(We adopted the preceding utility specification because it was the one used in the original Lucas-Stokey paper [LS83]. We shall soon revert to that specification in a subsequent section.)

We will modify their specification by instead assuming that the representative agent has utility function

$$ u(c,n) = {\frac{c^{1-\sigma}}{1-\sigma}} - {\frac{n^{1+\gamma}}{1+\gamma}} $$where $ \sigma > 0 $, $ \gamma >0 $.

We continue to assume that

$$ c_t + g_t = n_t $$We eliminate leisure from the model.

We also eliminate Lucas and Stokey’s restriction that $ \ell_t + n_t \leq 1 $.

We replace these two things with the assumption that labor $ n_t \in [0, +\infty] $.

With these adjustments, the analysis of Lucas and Stokey prevails once we make the following replacements

$$ \begin{aligned} u_\ell(c, \ell) &\sim - u_n(c, n) \\ u_c(c,\ell) &\sim u_c(c,n) \\ u_{\ell,\ell}(c,\ell) &\sim u_{nn}(c,n) \\ u_{c,c}(c,\ell)& \sim u_{c,c}(c,n) \\ u_{c,\ell} (c,\ell) &\sim 0 \end{aligned} $$With these understandings, equations (40.17) and (40.18) simplify in the case of the CRRA utility function.

They become

$$ (1+\Phi) [u_c(c) + u_n(c+g)] + \Phi[c u_{cc}(c) + (c+g) u_{nn}(c+g)] = 0 \tag{40.27} $$

and

$$ (1+\Phi) [u_c(c_0) + u_n(c_0+g_0)] + \Phi[c_0 u_{cc}(c_0) + (c_0+g_0) u_{nn}(c_0+g_0)] - \Phi u_{cc}(c_0) b_0 = 0 \tag{40.28} $$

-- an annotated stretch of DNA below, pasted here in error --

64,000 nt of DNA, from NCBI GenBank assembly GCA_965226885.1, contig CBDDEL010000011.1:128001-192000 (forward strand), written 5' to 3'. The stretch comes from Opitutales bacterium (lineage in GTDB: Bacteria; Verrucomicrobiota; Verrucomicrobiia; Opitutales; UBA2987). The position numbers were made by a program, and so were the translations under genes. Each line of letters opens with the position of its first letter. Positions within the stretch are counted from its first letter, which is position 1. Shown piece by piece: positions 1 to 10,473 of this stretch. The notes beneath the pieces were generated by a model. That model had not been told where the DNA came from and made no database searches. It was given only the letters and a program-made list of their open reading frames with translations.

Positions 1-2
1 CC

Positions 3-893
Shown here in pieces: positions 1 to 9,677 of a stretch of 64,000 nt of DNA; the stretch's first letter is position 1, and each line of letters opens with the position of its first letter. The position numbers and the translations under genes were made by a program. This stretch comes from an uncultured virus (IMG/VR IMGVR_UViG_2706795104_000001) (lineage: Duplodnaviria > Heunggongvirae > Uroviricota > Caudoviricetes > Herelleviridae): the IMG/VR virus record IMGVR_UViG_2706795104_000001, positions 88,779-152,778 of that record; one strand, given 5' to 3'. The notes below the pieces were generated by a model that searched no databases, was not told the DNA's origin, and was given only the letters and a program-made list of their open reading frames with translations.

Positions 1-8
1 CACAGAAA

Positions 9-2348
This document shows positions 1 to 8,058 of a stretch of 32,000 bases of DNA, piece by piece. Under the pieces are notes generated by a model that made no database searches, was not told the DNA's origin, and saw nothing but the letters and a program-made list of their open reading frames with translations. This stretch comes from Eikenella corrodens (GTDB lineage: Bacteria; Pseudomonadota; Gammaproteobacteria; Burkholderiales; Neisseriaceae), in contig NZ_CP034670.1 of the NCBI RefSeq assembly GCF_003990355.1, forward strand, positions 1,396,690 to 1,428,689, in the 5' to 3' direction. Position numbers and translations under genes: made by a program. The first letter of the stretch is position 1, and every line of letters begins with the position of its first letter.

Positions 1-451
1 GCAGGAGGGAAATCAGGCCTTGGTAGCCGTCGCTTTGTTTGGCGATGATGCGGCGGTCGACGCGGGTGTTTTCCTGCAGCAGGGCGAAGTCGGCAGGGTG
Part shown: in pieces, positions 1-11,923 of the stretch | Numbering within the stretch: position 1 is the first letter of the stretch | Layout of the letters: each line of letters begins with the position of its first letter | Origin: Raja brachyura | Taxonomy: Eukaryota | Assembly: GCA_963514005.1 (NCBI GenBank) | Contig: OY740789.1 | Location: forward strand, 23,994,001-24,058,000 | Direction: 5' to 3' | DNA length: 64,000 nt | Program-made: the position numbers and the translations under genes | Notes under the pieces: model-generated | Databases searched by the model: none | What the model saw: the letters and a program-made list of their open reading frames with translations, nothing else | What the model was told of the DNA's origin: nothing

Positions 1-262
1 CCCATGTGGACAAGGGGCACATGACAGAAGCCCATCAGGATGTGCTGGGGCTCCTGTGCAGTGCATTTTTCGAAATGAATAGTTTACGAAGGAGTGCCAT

In equation (40.27), it is understood that $ c $ and $ g $ are each functions of the Markov state $ s $.

In addition, the time $ t=0 $ budget constraint is satisfied at $ c_0 $ and initial government debt $ b_0 $:

$$ b_0 + g_0 = \tau_0 (c_0 + g_0) + \beta \sum_{s=1}^S \Pi(s | s_0) \frac{u_c(s)}{u_{c,0}} b_1(s) \tag{40.29} $$

where $ \tau_0 $ is the time $ t=0 $ tax rate.

In equation (40.29), it is understood that

$$ \begin{aligned} \tau_0 = 1 - \frac{u_{l,0}}{u_{c,0}} \end{aligned} $$The above steps are implemented in a class called SequentialLS

In [ ]:

```
class SequentialLS:
'''
Class that takes a preference object, state transition matrix,
and state contingent government expenditure plan as inputs, and
solves the sequential allocation problem described above.
It returns optimal allocations about consumption and labor supply,
as well as the multiplier on the implementability constraint Φ.
'''
def __init__(self,
pref,
π=np.full((2, 2), 0.5),
g=np.array([0.1, 0.2])):
# Initialize from pref object attributes
self.β, self.π, self.g = pref.β, π, g
self.mc = MarkovChain(self.π)
self.S = len(π) # Number of states
self.pref = pref
# Find the first best allocation
self.find_first_best()
def FOC_first_best(self, c, g):
'''
First order conditions that characterize
the first best allocation.
'''
pref = self.pref
Uc, Ul = pref.Uc, pref.Ul
n = c + g
l = 1 - n
return Uc(c, l) - Ul(c, l)
def find_first_best(self):
'''
Find the first best allocation
'''